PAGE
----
Incidentally, there is also a family story that ‘a large, beautiful French Empire dinner service’, which he had bought for another woman, suddenly appeared after Gerrit Vermeulen passed away. It was said to have blue decorations, but it could very well have been the Creil tableware. At any rate, the entire family dined off this immense service every year on widow Catherine’s birthday.
The composition of the service reveals that it dates back to the time when service à la Francaise was still de rigeur. This way of setting a table and serving food means that all the starters and main courses – both cold and hot – are placed on the table at the same time. Large terrines with broths and soups, small terrines for ragouts, oval dishes of various sizes with meat, game and poultry, special dishes with a trivet for fish, round and square dishes with vegetables, salads and compotes: everything was lined up and displayed in strict symmetry on the table linen. It looked impressive, but the disadvantage was that the hot dishes usually ended up being eaten cold.
Little wonder then, that from the middle of the nineteenth century, people increasingly opted for a new way of serving, service à la Russe. The starters and main dishes are served one after another in separate courses, just as we still do today. Less tableware is required with this method. Much of the Creil service has been broken over time, but with 40 deep plates, more than 140 flat plates and dozens of dishes and bowls, it could still serve well for a princely dinner à la Francaise!

The Delftware factories

Around 1817, it was impossible to buy a dinner service at factories in the Netherlands. The Delftware factories hardly ever made complete services and the Dutch porcelain factories had gone bankrupt. Maastricht earthenware did not yet exist: it was not until 1836 that the first factory was established. For a fashionable service one had to look to creamware from England or faience fine from France. Gerrit Vermeulen opted for the French product. Faience fine is also known as faience anglais, a name that betrays its English origins.  Kaolin clay found in England at the beginning of the eighteenth century was used to develop a cream-coloured and hard type of earthenware known as creamware. Josiah Wedgwood improved on the technical and artistic aspects of the product, also taking the important step from handmade to industrially manufactured earthenware. Creamware not only conquered England but also mainland Europe. New factories were set up in France where the popular product was replicated, often with the help of English experts. Even the factory in Creil where our service was made was founded by an Englishman. Various components, such as the terrines, sauce bowls and openwork baskets, are the spitting image of models Wedgwood had already designed around 1790. The technique of applying printed decorations to the service is also an English invention from the mid-eighteenth century, which was later adopted by the factories in France and Maastricht.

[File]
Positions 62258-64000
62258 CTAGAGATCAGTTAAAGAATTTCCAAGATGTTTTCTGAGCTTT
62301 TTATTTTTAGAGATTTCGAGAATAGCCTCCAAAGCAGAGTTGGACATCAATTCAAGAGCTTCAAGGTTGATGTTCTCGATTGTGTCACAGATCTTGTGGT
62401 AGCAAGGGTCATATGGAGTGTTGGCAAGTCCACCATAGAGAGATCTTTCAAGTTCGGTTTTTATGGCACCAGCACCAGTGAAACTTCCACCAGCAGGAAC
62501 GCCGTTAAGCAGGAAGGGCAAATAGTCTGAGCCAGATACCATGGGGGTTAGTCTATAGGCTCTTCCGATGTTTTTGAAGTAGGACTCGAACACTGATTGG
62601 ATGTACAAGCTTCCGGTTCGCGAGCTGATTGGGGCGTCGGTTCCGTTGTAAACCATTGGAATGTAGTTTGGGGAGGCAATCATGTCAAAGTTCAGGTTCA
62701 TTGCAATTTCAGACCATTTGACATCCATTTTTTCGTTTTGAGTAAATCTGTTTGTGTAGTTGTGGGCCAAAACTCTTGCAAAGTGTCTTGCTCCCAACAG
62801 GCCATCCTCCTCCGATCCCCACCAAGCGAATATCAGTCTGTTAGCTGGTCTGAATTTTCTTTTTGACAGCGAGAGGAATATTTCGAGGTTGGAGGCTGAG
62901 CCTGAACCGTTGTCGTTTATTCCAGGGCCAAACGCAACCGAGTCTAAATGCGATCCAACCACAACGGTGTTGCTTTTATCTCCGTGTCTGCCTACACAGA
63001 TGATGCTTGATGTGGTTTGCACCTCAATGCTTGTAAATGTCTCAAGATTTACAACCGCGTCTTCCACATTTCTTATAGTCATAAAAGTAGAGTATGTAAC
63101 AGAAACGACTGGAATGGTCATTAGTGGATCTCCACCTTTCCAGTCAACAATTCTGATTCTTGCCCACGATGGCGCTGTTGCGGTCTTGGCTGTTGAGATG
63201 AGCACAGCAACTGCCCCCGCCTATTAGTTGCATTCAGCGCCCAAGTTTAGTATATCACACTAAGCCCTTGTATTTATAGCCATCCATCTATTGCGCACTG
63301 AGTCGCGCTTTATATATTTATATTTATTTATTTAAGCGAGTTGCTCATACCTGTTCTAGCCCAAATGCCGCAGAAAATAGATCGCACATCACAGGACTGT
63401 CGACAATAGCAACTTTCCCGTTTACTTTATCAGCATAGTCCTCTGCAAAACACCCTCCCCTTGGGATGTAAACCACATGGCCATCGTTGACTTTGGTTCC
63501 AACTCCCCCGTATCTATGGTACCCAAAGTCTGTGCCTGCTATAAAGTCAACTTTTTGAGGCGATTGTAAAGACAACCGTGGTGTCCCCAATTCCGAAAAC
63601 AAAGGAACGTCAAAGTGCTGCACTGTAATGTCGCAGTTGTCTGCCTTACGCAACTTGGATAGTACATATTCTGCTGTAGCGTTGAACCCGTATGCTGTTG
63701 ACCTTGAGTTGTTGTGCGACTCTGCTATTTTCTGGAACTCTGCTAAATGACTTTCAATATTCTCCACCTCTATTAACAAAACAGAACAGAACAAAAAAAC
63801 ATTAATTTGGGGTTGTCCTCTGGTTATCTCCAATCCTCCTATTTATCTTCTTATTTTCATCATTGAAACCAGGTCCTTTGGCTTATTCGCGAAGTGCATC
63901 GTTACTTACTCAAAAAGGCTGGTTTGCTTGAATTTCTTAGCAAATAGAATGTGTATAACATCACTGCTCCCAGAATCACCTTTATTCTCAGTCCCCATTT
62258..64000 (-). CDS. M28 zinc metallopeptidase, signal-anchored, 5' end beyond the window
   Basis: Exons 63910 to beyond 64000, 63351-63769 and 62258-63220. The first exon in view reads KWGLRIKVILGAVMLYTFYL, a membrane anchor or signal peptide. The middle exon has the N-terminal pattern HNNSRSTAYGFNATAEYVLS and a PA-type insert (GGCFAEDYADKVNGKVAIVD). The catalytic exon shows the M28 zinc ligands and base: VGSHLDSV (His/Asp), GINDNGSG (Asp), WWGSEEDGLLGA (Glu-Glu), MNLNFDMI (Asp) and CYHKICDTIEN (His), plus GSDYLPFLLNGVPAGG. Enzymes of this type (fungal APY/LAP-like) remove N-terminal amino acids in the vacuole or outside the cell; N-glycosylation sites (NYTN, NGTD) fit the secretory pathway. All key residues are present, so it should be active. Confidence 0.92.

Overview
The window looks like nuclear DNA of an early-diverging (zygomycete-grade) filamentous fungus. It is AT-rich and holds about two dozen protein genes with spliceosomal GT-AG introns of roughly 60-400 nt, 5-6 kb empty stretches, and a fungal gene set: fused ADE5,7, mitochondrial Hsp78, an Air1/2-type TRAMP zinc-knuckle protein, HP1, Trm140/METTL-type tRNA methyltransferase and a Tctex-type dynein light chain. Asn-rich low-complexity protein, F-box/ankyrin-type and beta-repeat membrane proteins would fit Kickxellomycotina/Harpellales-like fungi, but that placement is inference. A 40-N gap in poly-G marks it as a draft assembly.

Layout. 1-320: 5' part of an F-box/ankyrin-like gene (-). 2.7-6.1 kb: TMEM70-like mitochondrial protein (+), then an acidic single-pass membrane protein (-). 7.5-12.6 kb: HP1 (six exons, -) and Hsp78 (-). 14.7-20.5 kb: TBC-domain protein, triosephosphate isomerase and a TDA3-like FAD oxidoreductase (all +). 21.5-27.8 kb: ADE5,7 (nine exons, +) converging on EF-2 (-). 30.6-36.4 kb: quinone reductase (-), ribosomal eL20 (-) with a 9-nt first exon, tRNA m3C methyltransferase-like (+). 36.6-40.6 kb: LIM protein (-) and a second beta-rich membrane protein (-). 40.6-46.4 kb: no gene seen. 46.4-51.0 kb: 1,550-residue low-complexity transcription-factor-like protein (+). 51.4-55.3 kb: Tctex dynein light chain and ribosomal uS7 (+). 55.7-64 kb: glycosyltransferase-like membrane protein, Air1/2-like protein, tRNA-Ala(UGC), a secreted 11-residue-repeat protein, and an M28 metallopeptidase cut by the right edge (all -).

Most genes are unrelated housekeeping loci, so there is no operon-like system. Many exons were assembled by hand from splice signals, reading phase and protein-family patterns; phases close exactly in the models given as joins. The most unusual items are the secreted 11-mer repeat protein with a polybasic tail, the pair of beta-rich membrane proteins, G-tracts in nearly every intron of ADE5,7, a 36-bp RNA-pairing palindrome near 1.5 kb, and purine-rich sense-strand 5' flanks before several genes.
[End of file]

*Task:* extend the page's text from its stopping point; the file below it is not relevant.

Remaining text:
Karin Gaillard, curator of European ceramics at the Princessehof National Museum of Ceramics